• The control systems on board a drone are effectively small computers. And this makes these systems, both in the drone and in the ground control vulnerable to malicious software or “maldrones” (malware for drones). Recently, the founder and CTO of CloudSEK, Rahul Sasi, discovered a backdoor in the Parrot AR drone and realized it could be exploited by unscrupulous actors with malware. Hackers can also inject false data to deceive drone operators. Malware like this can be installed quietly without any visible sign to give the operation away to the drone pilot. The consequences of operations like this on a drone used for military purposes cannot be overstated.
  • Drone hacking can also involve hijacking the control and command signal between the drone and its pilot. Compromising the signal affects a drone in a manner similar to jamming GPS which we have already outlined. Radio signals that drones use to communicate with the ground control are usually not secure and can be decoded by way of a packet sniffer. If a computer hacker succeeds in hijacking the command signal in this way, they may gain part or complete control of the UAV and its attending systems, including camera and other sensors.
  • Another drone hack takes advantage of the ADS-B system which the Federal Aviation Administration uses for air traffic coordination. UAVs and other aerial vehicles use this system to communicate between one another and avert collisions. A compromised drone could be influenced to broadcast fake ADS-B signals. These false signals could confuse other aircrafts at an airport, potentially endangering the lives of many.
  • Downlink threats also constitute a potential weak spot. Drone hackers can intercept video, data, and image broadcast being channeled from the drone to the ground station. These signals are usually transmitted in unsecured radio format that makes them, theoretically, vulnerable to interception by anyone who is in range. Consumer drone models are especially vulnerable to this sort of attack since transmissions are usually not encrypted.

Swarms of Hijacked Drones

Hacking drones could easily evolve into a concept that involves hacked swarms.

In 2016, Samy Kankar, an American security researcher, showed how to hijack a drone from one mile away by way of using run of the mill radio waves to compromise the drone’s software.

He succeeded in making the drone accept that he was the real pilot, allowing him total control.

And then he took his hacking capabilities further by creating a device called Skyjack.

If Skyjack is attached to a drone and scanned for nearby drones with MAC addresses, it could hack these devices and grow a swarm of drones under the influence of one sole hacker operating nothing but an affordable Raspberry Pi computer.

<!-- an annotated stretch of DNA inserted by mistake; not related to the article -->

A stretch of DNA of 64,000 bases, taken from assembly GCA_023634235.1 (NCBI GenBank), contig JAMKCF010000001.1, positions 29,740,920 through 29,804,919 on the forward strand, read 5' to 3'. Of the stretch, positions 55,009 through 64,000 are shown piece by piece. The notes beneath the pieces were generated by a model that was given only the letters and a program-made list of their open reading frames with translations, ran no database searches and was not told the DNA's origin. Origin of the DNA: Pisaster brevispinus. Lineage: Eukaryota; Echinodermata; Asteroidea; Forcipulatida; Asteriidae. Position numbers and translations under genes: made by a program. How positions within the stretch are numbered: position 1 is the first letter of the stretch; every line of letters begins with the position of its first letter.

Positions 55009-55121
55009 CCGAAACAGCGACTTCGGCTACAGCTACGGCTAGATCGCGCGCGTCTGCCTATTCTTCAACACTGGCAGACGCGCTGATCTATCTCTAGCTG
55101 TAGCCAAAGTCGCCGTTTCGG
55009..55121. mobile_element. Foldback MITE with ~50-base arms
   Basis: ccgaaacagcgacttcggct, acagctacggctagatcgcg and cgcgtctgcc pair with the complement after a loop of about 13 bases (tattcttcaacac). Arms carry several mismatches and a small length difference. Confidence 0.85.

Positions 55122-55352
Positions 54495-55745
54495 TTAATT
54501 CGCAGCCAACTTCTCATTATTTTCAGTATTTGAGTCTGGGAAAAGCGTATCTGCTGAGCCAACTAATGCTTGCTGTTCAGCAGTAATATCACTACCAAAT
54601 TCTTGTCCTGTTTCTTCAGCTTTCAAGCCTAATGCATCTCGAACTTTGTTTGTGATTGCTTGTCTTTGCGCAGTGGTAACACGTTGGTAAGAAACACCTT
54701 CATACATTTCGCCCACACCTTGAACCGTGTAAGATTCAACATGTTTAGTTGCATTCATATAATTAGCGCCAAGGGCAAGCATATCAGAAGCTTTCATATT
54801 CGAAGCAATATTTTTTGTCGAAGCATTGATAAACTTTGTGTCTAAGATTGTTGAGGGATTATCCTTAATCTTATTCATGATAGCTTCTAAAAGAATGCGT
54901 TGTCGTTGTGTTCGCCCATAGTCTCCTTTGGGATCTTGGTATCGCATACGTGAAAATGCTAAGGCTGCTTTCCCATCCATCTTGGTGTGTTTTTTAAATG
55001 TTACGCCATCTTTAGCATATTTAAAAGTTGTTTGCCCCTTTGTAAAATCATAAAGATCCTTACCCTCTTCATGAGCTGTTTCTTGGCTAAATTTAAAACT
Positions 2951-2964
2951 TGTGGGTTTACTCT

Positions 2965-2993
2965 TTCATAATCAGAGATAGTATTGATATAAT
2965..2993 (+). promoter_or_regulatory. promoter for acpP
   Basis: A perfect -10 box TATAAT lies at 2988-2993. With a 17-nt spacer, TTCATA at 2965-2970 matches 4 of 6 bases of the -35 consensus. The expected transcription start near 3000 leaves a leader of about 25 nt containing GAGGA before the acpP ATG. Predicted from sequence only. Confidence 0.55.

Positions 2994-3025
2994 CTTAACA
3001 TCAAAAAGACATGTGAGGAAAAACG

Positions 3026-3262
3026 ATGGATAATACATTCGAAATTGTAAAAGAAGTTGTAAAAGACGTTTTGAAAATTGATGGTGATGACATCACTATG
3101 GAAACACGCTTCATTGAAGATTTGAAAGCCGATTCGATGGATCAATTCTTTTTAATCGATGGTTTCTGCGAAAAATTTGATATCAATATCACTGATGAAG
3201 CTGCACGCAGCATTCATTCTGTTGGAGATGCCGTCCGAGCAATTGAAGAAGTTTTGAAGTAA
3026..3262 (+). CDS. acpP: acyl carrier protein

What Are the Dangers of Hacked Drones?

When a drone is hacked, it can become a threat to safety, data security, data integrity, and privacy.

Different drone hacks have different effects on drones. Depending on what the effect is, a drone hack can be caused to:

  • Become unresponsive
  • Crash into a building, person, or vehicle
  • Fly away in order to be stolen
  • Give false data
  • Divulge sensitive transmitted data
  • Change flight data
  • Alter waypoints
  • Set a different home position
  • Capture data and image streams

Pretty much anything that the real owner would be able to do.

Criminals and other bad actors may take over a drone to anonymously spy and gather intelligence for an operation like a robbery.

Compromised drones can be used to invade privacy or breach the secure physical or Wi-Fi perimeters of enterprises.

Finally, the real risk of terrorists taking control of a drone or multiple drones to carry out an attack must be acknowledged.

How to Prevent Your Drone Getting Hacked

Most manufacturers provide basic security measures to minimize the possibility of drone hacks. Towards this end, drone flight and management platforms are being developed to control all functions with an encrypted, unified interface that is more secure

But weaknesses still exist.

And the hackers know this. There are many websites in the US, the EU, and Russia that list vulnerable drones and possible tools and scripts that would hack them.

So we are yet some way away from fully secure drones, as long as these vulnerabilities exist.

While manufacturers tackle the problem from that end, you can do your own part and improve the security of your drone. Here are a few ways you can go about this:

First of all, make sure that the firmware in your drone is not outdated at any time. You want to also make sure to use a strong password for the ground station app.

Set a capof one for the number of devices that can connect to the access point.

You can also use a secured remote-storage provided with two-factor authentication and full encryption.

Secondly, you can use a VPN to secure and make anonymous your digital connection from your laptop or smartphone to your storage server. Ensure your laptop or mobile device has strong anti-virus software and is free from malware. Malware could easily be used to bypass all these precautions to lift login details and extract data.

Should I Be Worried About My Drone Getting Hacked?

Drone hacks are often due to people trying to prank each other. But not always. The rising number of drones in circulation should be an indicator of how quickly the treat of drone hacks is rising as well.

Drones are not only used as recreational tools either. They are used in many industries where one rogue drone could cause a lot of damage to the tune of millions if care is not taken.

So, drone operators should take every reasonable precaution that lies available to them. Don’t get paranoid, these threats are minimal and almost no-one has experienced them happening, but remain watchful and secured as you operate your drone.

1 thought on “Can Drones Be Hacked? Should You Be Worried?”

  1. I found your article on drone hacking very interesting. I have been asked to demo an inflight drone hack for 12th graders at a Summer Camp. The drone uses Python coding to control flight.